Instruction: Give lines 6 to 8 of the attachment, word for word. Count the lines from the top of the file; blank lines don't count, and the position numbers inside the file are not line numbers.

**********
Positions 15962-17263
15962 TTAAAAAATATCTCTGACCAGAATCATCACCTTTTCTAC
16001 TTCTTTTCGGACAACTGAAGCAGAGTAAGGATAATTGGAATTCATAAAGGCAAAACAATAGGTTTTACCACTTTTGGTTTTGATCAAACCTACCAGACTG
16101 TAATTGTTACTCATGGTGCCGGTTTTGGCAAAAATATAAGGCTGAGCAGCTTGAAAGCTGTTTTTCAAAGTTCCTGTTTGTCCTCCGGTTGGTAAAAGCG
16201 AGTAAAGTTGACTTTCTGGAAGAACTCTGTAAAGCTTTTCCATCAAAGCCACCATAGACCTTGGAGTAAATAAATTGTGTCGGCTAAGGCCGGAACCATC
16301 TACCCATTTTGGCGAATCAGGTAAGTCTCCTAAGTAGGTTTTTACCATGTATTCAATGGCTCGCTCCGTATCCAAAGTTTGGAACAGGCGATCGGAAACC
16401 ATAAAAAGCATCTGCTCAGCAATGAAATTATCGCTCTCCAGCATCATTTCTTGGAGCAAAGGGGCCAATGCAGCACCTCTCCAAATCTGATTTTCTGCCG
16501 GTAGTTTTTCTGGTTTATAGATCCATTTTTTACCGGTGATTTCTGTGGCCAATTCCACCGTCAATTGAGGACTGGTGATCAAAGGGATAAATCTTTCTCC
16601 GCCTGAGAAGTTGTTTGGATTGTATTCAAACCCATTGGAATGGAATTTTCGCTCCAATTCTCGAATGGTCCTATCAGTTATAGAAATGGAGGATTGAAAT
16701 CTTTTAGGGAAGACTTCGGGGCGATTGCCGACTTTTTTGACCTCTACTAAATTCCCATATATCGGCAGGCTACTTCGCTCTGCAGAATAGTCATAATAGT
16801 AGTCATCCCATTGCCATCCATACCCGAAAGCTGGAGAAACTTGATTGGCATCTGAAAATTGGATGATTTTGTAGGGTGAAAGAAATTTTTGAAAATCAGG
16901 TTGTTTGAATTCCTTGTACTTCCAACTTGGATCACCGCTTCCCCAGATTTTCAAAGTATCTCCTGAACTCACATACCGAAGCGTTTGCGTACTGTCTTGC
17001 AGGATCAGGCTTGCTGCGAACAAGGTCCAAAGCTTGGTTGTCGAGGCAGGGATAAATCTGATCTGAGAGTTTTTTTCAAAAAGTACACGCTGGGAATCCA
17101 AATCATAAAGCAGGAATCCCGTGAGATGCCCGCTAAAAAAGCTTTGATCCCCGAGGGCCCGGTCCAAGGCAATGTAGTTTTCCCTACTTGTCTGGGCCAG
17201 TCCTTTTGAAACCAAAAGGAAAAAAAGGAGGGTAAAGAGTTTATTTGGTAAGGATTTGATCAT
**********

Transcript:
16301 TACCCATTTTGGCGAATCAGGTAAGTCTCCTAAGTAGGTTTTTACCATGTATTCAATGGCTCGCTCCGTATCCAAAGTTTGGAACAGGCGATCGGAAACC
16401 ATAAAAAGCATCTGCTCAGCAATGAAATTATCGCTCTCCAGCATCATTTCTTGGAGCAAAGGGGCCAATGCAGCACCTCTCCAAATCTGATTTTCTGCCG
16501 GTAGTTTTTCTGGTTTATAGATCCATTTTTTACCGGTGATTTCTGTGGCCAATTCCACCGTCAATTGAGGACTGGTGATCAAAGGGATAAATCTTTCTCC